Generic, Short-Form Contracts – Are They Right For You?

We live in an era where there are unlimited resources for people to conduct personal and professional business in a self-service, independent manner. Nearly everything can be done with the click of a mouse, from banking, enrolling in insurance programs, placing orders for a wide variety of goods and services, and even creating legal documents.

Many business owners and entrepreneurs utilize the Internet to download or refer to various forms and contracts from legal websites. Granted, there is typically a caveat that the sites are not offering legal advice and that there is not an attorney/client relationship, however, to a layperson, these agreements often appear sufficient and legally thorough. A wide range of contract templates are available, such as: various lease agreements (residential, business, automotive, etc.); employment contracts; independent contractor agreements; non-complete/non-solicitation agreements; buy-sell agreements; power of attorney; estate planning documents (wills, trusts, codicils, etc.); asset purchase agreements; design and contractor agreements; business forms; real estate contracts (deeds, mortgages, construction liens, easements, etc.); and settlement agreements.

Often these agreements are generic and consist of short-form templates, usually not more than one page in length. On their face, they appear to meet key criteria and even implement official-sounding legalese. And there are certainly instances and transactions where short-form contracts serve their purpose (if drafted effectively). Typically, most short-form template agreements found on the Internet will include (but not be limited to) these types of terms:

  • Names of the parties to the contract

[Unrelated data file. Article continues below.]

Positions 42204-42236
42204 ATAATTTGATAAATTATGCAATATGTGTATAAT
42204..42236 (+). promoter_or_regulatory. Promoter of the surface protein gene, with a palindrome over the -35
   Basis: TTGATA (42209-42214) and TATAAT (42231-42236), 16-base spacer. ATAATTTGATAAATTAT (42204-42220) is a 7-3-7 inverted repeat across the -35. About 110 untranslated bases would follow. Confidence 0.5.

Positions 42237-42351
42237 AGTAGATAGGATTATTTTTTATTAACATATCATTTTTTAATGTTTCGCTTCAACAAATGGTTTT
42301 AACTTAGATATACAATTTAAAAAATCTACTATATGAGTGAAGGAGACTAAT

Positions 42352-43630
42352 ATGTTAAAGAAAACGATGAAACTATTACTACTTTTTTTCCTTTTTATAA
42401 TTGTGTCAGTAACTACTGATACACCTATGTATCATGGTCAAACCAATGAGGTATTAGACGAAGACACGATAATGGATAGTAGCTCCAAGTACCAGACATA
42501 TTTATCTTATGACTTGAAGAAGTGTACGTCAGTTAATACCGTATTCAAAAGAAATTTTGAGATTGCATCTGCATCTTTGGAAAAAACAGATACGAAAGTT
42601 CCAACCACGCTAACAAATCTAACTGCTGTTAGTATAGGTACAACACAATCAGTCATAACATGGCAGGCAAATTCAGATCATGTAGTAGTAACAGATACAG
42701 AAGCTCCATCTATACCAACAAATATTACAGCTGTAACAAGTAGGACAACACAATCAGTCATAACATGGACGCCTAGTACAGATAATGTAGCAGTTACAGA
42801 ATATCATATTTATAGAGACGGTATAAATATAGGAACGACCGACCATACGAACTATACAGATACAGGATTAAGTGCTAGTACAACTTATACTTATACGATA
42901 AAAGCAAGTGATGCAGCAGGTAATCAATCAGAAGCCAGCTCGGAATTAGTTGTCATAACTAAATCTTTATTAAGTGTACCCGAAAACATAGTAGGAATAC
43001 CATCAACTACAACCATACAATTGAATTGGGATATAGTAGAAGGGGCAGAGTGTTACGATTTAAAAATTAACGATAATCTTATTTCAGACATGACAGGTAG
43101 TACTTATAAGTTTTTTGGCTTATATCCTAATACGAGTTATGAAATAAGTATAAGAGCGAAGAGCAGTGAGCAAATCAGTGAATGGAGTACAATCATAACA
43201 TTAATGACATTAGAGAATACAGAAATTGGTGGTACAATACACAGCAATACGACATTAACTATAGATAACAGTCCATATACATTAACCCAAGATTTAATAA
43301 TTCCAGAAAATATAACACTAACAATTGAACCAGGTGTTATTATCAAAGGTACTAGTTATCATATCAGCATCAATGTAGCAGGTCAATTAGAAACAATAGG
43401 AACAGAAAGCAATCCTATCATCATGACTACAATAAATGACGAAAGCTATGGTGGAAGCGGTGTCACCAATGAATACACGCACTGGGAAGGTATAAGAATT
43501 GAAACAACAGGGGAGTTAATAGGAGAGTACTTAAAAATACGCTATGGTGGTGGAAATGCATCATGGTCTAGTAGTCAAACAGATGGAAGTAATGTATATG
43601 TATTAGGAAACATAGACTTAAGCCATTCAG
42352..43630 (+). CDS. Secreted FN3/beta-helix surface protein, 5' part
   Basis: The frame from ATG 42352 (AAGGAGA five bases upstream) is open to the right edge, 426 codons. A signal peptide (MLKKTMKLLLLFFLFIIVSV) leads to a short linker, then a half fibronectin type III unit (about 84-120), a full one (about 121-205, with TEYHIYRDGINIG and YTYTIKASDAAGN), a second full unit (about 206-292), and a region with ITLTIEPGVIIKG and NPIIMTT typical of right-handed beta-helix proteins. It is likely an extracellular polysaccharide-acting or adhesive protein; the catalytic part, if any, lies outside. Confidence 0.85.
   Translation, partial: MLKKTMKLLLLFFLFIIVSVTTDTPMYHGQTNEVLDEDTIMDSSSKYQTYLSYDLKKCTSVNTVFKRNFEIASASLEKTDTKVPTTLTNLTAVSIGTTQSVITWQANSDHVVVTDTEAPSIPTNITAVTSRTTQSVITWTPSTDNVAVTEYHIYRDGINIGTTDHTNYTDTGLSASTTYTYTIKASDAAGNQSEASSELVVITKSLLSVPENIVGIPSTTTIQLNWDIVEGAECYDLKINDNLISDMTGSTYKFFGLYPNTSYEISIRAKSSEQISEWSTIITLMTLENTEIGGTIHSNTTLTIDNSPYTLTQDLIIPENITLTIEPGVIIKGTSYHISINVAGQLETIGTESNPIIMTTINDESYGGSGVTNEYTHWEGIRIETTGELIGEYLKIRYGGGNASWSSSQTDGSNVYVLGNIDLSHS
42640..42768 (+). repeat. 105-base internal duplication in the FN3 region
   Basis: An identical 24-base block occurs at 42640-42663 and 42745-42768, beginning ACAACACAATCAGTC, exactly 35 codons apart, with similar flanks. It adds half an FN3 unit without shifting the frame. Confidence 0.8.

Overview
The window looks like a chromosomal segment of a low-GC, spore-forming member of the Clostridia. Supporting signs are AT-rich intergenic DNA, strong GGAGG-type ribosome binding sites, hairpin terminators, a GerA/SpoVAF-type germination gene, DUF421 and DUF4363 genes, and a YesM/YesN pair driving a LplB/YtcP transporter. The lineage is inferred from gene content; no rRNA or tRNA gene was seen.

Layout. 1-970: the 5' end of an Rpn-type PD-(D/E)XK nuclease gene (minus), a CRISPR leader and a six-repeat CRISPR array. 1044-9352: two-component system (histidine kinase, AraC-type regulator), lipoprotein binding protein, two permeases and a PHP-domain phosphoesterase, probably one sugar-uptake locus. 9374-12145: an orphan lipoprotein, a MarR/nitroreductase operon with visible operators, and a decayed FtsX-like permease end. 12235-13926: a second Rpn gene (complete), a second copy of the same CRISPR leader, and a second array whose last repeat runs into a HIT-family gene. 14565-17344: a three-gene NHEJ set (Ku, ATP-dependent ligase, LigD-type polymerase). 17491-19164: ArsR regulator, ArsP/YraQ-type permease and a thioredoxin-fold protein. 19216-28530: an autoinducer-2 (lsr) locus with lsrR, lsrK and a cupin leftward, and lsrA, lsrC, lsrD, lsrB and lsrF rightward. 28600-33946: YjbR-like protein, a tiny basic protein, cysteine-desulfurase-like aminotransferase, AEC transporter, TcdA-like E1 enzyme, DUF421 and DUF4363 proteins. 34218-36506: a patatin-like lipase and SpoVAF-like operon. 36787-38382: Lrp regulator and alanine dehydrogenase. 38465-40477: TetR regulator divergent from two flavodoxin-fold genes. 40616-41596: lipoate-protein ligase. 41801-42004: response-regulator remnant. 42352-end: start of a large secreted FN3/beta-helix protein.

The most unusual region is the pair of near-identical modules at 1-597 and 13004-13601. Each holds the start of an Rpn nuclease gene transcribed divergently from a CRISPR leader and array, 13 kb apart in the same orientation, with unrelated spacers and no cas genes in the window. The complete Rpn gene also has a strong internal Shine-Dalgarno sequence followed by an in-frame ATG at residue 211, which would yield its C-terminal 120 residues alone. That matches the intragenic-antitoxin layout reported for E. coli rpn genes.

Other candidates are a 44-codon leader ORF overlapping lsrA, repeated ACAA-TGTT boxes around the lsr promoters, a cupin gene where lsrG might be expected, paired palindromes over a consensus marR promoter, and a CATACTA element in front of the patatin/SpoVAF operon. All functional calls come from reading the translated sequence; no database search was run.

• Performance agreed to by the parties
  • Consideration
  • Money to be exchanged
  • Dates of performance to be completed by the parties
  • Agreement binding on parties’ successors, heirs, assignees and personal representatives
  • Basic forum selection provision, maybe language regarding attorney’s fees
  • No-waiver provision
  • Signature lines

While an agreement with these terms seems to contain key provisions that should be in most contracts, there are other significant factors to consider. It is important to remember that every agreement is unique, some more than others. For example, an independent contractor agreement can be very different depending on the industry and the state where the work will occur. The agreement has to be tailored to the specific needs of the parties – a generic, short-form template will not suffice.

Furthermore, in addition to needing to create distinctive specificity to the aforementioned basic features often found in short-form contracts, other terms need to be addressed and included, such as (but not limited to):

  • Termination provision
  • Intellectual property considerations
  • Dispute resolution
  • Confidentiality
  • Fees (if applicable)
  • Releases (if applicable)
  • Default provision
  • Representations and warranties
  • Indemnification (if applicable)
  • Modification and amendment provision
  • Severability provision

This is a reminder that it is very important to consult with an attorney if you are entering into a contract or if you need a contract drafted. While there are many “self-help” resources and templates across the Internet, only an experienced attorney that understands the nuances of drafting, negotiating, and reviewing contacts can help ensure all of your needs are met and that your interests are protected.

Categories: Business Law

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